With the announcement this week from Meru that it will demonstrate new gear based on the 802.11 draft n specification at Interop and ship this summer, is it fair to say that “n” has entered the enterprise?
Before we get too excited, let’s look at where we are today and then come back and take another look at the Meru announcement. Quite frankly, things are looking promising but there are some caveats. First, for the good news.
We recently conducted a number of lab tests with new draft n gear and the results were encouraging as far as interoperability. For the first time, MIMO gear of different manufacturers are actually talking to each other. Great!
The test included Linksys business class APs and client adapters, as well as D-Link and Netgear, operating in 802.11n only mode. The hardware included a mix of Marvell and Atheros chipsets.
With all the major laptop vendors including Dell, HP, Toshiba, and Lenovo shipping draft-n in new laptops and cards available from all the 2nd-tier networking vendors, can enterprise 802.11n be far behind? Many are waiting for the Cisco shoe to drop. If history repeats itself, Cisco is typically the last to enter a new market. They traditionally wait for standards to finalize before shipping new product.
Meanwhile, to benefit early adopters (both vendors and users), the Wi-Fi alliance (of which WildPackets is a member) will certify draft-n (Draft 2) interoperability later this year. The Wi-Fi alliance, as you may recall, gives us an early alternative, but complimentary to the 802.11 standards such as WPA before 802.11i (and now Wi-Fi WPA2), WMM before 802.11e, and so on.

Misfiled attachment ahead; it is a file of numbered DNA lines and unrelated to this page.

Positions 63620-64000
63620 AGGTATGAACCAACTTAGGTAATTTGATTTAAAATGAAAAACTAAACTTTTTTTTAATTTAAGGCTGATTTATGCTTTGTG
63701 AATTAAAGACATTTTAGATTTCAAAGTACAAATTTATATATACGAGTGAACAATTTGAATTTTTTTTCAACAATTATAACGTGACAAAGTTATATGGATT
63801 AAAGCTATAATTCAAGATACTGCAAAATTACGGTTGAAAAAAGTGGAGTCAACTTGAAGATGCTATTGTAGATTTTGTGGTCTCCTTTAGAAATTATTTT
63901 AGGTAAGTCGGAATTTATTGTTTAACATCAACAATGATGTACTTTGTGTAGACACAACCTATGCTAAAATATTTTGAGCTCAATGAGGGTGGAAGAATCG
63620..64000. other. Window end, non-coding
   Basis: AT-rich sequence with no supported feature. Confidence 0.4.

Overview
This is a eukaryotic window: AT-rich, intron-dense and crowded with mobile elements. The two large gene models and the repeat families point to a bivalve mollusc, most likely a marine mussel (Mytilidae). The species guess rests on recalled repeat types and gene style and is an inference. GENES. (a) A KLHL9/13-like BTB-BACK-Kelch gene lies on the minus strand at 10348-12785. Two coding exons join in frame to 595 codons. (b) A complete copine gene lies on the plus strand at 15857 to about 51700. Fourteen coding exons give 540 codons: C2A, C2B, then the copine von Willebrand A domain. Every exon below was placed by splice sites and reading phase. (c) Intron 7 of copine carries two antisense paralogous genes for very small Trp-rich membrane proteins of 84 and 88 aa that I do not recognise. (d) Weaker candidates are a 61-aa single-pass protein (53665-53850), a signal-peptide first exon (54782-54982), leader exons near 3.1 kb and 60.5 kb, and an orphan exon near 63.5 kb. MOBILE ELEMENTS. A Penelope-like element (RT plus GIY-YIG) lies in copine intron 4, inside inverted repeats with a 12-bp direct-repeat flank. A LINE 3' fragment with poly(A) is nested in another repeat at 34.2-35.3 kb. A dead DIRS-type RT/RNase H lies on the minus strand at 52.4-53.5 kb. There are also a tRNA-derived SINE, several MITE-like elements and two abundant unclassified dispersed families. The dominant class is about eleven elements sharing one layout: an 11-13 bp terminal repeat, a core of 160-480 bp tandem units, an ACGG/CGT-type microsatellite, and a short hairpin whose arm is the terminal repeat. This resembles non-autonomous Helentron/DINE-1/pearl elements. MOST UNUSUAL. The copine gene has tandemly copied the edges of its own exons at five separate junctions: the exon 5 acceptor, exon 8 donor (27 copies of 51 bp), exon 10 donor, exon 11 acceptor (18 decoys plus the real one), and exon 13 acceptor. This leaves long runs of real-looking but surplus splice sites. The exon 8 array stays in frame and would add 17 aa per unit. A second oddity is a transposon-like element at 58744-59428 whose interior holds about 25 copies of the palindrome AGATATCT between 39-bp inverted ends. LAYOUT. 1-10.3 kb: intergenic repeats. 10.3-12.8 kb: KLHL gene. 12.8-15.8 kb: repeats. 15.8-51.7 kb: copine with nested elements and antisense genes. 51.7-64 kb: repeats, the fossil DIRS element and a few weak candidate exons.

Now for the caveats. While one can benefit from MIMO on a single 20 Mhz channel, 802.11n requires two channels for maximum throughput. Using OmniSpectrum during our tests, we saw that the 2nd channel allocated was 4 channels from the primary channel – i.e. channel 11 as primary and 7 as secondary, 1 primary, 5 secondary, etc.
This impacts enterprise 802.11n roll-outs. For instance, the old honey-comb coverage rule of 1-6-11 in the 2.4 Ghz b/g band need no longer apply. Think about it. At 300 Mbps using 40 MHz and two streams, there is only one non-interfering, non-overlapping deployment possible! The best all 802.11n coverage may be a 1 and 5 and 7 and 11 scenario, but channels 5 and 7 are still too close together to be practical.
And of course there are millions of legacy devices to deal with that will be with us for awhile. How to stagger and optimize coverage for n and b/g?
The ideal solution? Ressurect the 5 GHz 802.11a band (which is an important aspect of 802.11n draft 2). The 5 Ghz band certainly has some benefits including staying out of the way of b/g and it’s able to accommodate more n channels (up to 3 non-overlapping in fact). Unfortunately, 5 GHz signals peter out quicker than 2.4 GHz given the same transmit power (i.e. you get less distance with 5 GHz), so we are back to a similar problem we had with b/g vs. “a.”
Meanwhile, there is at least some performance gain even for minimal single channel n (130 Mbps promised with 2 stream MIMO) deployment. In fact Intel is pondering only single channel support to start with Centrino n, because of all the b/g legacy concerns. Some 802.11n APs will also be smart enough not to offer the 2nd channel when b/g is present. But again, this speed bump effectively throttles n when in use in the 2.4 Ghz band.
Back to Meru. Their new AP300 can carry up to two 802.11n radios or one 802.11n and one a/b/g radio. Interestingly, Meru will support 802.11n in the 5 GHz band, but where are the clients? All of the aforementioned laptop vendors currently support draft n in the 2.4 GHz band.
For of the majority of Enterprises that have rolled out b/g, it seems the best we can hope in the short term is to support pockets of selected 802.11n users that need the boost. Enterprises that have included 5 GHz in their plans and have the infrastructure to support it may be in better shape to take on 802.11n for total coverage– provided the clients are there. I would not be surprised if Cisco announces support for 802.11n in the 5 GHz band before year end. If so, expect a torrent of new client (and AP) hardware to follow from them and many others.